Archive for shrinkage estimation

Bayesian propaganda?

Posted in Books, Kids, pictures, Statistics, University life with tags , , , , , , , , , on April 20, 2015 by xi'an

“The question is about frequentist approach. Bayesian is admissable [sic] only by wrong definition as it starts with the assumption that the prior is the correct pre-information. James-Stein beats OLS without assumptions. If there is an admissable [sic] frequentist estimator then it will correspond to a true objective prior.”

I had a wee bit of a (minor, very minor!) communication problem on X validated, about a question on the existence of admissible estimators of the linear regression coefficient in multiple dimensions, under squared error loss. When I first replied that all Bayes estimators with finite risk were de facto admissible, I got the above reply, which clearly misses the point, and as I had edited the OP question to include more tags, the edited version was reverted with a comment about Bayesian propaganda! This is rather funny, if not hilarious, as (a) Bayes estimators are indeed admissible in the classical or frequentist sense—I actually fail to see a definition of admissibility in the Bayesian sense—and (b) the complete class theorems of Wald, Stein, and others (like Jack Kiefer, Larry Brown, and Jim Berger) come from the frequentist quest for best estimator(s). To make my point clearer, I also reproduced in my answer the Stein’s necessary and sufficient condition for admissibility from my book but it did not help, as the theorem was “too complex for [the OP] to understand”, which shows in fine the point of reading textbooks!

Cancún, ISBA 2014 [day #1]

Posted in pictures, Statistics, Travel, University life with tags , , , , , , , on July 18, 2014 by xi'an

sunrise in Cancún, July 15, 2014The first full day of talks at ISBA 2014, Cancún, was full of goodies, from the three early talks on specifically developed software, including one by Daniel Lee on STAN that completed the one given by Bob Carpenter a few weeks ago in Paris (which gives me the opportunity to advertise STAN tee-shirts!). To the poster session (which just started a wee bit late for my conference sleep pattern!). Sylvia Richardson gave an impressive lecture full of information on Bayesian genomics. I also enjoyed very much two sessions with young Bayesian statisticians, one on Bayesian econometrics and the other one more diverse and sponsored by ISBA. Overall, and this also applies to the programme of the following days, I found that the proportion of non-parametric talks was quite high this year, possibly signalling a switch in the community and the interest of Bayesians. And conversely very few talks on computing related issues. (With most scheduled after my early departure…)

In the first of those sessions, Brendan Kline talked about partially identified parameters, a topic quite close to my interests, although I did not buy the overall modelling adopted in the analysis. For instance, Brendan Kline presented the example of a parameter θ that is the expectation of a random variable Y which is indirectly observed through x <Y< x̅ . While he maintained that inference should be restricted to an interval around θ and that using a prior on θ was doomed to fail (and against econometrics culture), I would have prefered to see this example as a missing data one, with both x and x̅ containing information about θ. And somewhat object to the argument against the prior as it would equally apply to any prior modelling. Although unrelated in the themes, Angela Bitto presented a work on the impact of different prior modellings on the estimation of time-varying parameters in time-series models. À la Harrison and West 1994 Discriminating between good and poor shrinkage in a way I could not spot. Unless it was based on the data fit (horror!). And a third talk of interest by Andriy Norets that (very loosely) related to Angela’s talk by presenting a framework to modify credible sets towards frequentist properties: one example was the credible interval on a positive normal mean that led to a frequency-valid confidence interval with a modified prior. This reminded me very much of the shrinkage confidence intervals of the James-Stein era.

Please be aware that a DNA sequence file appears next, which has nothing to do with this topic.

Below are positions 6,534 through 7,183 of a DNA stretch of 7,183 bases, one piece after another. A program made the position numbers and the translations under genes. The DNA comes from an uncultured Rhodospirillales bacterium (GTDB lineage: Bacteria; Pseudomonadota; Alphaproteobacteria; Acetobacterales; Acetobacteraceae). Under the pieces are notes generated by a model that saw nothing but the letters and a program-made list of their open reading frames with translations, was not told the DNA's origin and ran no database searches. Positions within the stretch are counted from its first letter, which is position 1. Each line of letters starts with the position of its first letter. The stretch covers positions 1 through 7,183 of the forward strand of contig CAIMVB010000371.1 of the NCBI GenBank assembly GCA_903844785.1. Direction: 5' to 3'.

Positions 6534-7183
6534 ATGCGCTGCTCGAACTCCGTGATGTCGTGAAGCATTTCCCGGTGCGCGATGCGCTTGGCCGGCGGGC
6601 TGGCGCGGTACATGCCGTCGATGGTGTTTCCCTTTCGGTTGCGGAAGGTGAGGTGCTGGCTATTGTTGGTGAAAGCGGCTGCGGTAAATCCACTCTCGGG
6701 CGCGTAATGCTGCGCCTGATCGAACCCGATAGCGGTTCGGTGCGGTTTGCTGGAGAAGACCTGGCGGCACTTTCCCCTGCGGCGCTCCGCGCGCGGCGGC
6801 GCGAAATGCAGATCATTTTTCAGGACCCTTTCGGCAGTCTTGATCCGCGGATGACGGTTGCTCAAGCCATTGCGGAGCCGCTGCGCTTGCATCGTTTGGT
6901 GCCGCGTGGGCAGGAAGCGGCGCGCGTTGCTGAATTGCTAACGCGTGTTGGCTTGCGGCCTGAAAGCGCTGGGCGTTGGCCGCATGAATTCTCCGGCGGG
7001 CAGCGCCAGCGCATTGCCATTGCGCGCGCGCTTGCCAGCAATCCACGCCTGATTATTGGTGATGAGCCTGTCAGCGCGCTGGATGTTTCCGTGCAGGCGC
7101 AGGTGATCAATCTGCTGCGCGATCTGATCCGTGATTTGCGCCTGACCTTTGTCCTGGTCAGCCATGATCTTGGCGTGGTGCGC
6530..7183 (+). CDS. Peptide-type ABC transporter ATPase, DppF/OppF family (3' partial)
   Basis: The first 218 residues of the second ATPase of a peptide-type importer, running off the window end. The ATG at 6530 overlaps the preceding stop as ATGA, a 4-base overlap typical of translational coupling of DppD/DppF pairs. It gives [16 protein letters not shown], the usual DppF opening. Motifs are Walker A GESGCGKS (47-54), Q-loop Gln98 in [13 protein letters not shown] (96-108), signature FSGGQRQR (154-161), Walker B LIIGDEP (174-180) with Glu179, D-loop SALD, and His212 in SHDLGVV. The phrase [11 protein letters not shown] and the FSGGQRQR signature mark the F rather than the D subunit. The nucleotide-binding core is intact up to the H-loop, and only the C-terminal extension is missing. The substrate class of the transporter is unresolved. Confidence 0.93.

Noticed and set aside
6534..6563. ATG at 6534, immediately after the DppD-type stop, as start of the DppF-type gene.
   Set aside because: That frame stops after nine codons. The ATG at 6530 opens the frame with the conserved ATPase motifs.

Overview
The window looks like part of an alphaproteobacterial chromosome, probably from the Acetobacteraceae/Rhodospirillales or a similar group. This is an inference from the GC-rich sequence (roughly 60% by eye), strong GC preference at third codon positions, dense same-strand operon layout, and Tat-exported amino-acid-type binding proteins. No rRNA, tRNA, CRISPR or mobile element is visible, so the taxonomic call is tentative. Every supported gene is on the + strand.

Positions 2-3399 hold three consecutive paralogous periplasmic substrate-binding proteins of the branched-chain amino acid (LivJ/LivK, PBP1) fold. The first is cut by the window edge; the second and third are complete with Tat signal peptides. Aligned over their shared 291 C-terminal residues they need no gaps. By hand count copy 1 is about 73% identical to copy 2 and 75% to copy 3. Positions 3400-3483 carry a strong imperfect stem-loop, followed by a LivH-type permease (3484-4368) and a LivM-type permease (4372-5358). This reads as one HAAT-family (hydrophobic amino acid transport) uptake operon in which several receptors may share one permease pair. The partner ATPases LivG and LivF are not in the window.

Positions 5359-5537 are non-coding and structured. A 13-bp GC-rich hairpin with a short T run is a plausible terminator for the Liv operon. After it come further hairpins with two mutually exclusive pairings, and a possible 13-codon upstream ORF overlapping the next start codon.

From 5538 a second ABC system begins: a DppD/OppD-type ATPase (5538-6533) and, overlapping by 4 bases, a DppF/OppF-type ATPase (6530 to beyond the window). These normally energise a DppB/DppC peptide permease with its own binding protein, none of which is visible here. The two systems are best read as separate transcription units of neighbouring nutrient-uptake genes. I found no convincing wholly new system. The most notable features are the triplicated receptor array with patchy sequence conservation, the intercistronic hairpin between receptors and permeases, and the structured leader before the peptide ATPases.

new MCMC algorithm for Bayesian variable selection

Posted in pictures, Statistics, Travel, University life with tags , , , , , , , , , on February 25, 2014 by xi'an

Flight from Bristol to Amsterdam, April 03, 2011Unfortunately, I will miss the incoming Bayes in Paris seminar next Thursday (27th February), as I will be flying to Montréal and then Québec at the time (despite having omitted to book a flight till now!). Indeed Amandine Shreck will give a talk at 2pm in room 18 of ENSAE, Malakoff, on A shrinkage-thresholding Metropolis adjusted Langevin algorithm for Bayesian variable selection, a work written jointly with Gersende Fort, Sylvain Le Corff, and Eric Moulines, and arXived at the end of 2013 (which may explain why I missed it!). Here is the abstract: